There are roughly 70,000 centenarians in the United States. About one-third are doing quite well and living without any cognitive impairment or other functional disability. Estimates are that by the middle of this century, 800,000 Americans will be centenarians.
The increased scientific attention to longevity has uncovered some common characteristics among centenarians:
Geography may play a role. Growing up in harsh physical environments may be an advantage. Scientists have observed a prevalence of centenarians in a belt running through the Dakotas and Minnesota up through Nova Scotia. Sardinia and Okinawa also have disproportionate pockets of centenarians, yet no one knows why.
It helps to be female: 85 percent of centenarians are women, but male centenarians tend to be in better shape than women. Women who have children after age 40 stand a greater chance of living to 100.
People who live to the age of 100 are born to relatively young parents.
Genetics is a big factor, but lifestyle is critical, too. The Adventist Health Study at California’s Loma Linda University found that members of the Adventist faith with good lifelong habits such as healthy diets, exercise and not smoking had an average life expectancy of about 10 years longer than the U.S. population as a whole.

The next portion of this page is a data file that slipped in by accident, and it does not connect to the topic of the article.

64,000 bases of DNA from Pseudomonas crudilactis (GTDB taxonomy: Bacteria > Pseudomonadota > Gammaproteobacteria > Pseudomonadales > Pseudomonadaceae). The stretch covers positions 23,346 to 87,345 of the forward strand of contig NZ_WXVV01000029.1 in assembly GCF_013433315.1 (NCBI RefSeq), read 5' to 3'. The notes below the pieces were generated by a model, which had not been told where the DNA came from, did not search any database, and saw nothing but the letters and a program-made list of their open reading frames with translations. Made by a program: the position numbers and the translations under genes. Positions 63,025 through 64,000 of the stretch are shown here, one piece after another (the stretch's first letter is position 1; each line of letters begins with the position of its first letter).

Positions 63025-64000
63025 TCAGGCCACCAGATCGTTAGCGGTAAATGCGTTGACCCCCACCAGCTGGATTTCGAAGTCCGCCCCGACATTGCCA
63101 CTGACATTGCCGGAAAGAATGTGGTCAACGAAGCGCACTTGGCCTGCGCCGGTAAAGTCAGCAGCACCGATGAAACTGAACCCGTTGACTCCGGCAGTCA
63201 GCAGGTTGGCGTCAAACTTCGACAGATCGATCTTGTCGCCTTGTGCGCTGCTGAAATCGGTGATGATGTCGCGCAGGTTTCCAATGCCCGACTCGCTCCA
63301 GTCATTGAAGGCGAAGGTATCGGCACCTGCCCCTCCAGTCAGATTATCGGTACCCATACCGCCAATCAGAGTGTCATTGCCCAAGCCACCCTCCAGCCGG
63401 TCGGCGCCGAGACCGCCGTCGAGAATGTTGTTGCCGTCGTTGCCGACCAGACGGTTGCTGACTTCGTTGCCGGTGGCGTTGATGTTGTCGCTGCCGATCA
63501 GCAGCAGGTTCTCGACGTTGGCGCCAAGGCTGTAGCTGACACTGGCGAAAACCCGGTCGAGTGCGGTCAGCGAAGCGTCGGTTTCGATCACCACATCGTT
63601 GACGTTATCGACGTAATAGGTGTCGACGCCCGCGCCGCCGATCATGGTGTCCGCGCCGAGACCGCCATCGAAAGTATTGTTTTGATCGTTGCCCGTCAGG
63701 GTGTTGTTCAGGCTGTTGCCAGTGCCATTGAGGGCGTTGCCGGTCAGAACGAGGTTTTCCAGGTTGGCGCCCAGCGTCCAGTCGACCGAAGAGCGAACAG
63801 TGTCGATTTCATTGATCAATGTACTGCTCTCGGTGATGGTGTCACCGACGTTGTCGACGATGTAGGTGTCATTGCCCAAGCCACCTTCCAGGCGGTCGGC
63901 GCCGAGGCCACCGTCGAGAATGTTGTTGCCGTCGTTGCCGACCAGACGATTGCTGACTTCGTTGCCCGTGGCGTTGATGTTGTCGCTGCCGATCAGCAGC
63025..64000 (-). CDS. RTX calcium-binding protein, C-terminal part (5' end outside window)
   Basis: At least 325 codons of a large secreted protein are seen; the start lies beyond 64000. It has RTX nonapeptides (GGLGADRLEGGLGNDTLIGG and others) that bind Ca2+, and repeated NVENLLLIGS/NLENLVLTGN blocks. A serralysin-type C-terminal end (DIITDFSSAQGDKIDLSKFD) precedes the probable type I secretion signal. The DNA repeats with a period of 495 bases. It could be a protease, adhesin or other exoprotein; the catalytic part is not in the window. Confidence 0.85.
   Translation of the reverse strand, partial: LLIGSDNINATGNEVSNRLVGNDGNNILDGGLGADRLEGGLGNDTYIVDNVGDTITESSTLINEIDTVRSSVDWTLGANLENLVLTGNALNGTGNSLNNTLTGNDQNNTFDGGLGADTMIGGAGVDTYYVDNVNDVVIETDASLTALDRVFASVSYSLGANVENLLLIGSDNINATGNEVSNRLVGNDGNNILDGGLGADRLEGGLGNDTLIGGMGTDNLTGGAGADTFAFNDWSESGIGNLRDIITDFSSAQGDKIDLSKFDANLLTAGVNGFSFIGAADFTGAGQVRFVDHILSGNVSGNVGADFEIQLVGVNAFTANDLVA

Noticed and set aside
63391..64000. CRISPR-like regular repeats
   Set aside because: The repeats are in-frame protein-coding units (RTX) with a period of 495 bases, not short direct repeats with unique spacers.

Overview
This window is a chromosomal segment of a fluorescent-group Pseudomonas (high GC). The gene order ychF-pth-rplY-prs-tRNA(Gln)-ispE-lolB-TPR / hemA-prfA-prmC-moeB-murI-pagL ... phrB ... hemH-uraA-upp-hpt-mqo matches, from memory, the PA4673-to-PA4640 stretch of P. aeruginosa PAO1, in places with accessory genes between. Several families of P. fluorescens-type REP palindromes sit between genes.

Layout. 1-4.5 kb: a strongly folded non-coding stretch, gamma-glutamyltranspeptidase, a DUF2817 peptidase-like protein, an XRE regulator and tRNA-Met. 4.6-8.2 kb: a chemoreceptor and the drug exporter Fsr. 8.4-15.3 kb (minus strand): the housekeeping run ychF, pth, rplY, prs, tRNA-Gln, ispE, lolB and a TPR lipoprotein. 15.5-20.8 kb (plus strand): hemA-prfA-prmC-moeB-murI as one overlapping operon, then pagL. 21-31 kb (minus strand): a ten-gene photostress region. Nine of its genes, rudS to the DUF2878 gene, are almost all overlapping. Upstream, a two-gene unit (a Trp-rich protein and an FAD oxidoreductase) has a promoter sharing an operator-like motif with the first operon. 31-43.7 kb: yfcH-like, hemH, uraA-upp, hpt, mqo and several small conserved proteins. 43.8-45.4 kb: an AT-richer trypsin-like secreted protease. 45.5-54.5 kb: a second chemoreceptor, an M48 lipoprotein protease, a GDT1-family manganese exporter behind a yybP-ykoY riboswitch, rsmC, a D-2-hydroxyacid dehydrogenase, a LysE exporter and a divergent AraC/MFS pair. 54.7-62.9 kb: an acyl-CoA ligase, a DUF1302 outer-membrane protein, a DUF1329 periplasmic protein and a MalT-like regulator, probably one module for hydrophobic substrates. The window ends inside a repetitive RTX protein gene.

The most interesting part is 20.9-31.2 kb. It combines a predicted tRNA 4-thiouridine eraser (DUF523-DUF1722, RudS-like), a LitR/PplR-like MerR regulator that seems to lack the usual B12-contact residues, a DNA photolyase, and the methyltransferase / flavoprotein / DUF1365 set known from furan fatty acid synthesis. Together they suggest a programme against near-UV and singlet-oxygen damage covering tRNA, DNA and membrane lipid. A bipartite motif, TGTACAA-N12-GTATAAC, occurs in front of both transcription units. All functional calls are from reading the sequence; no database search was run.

A sense of humor is important. “We wonder if that’s part of some interesting personality traits that are conducive to managing stress well,” according to Perls. When he asked a husband-centenarian how he kept his centenarian wife happy, the husband said, “If I told you, you’d lose your job.”
September is Healthy Aging Month – Because there’s lots of living left to do…
Visit Healthy Aging often for quality healthy aging information – September is an annual observance month designed to focus national attention on the positive aspects of growing older.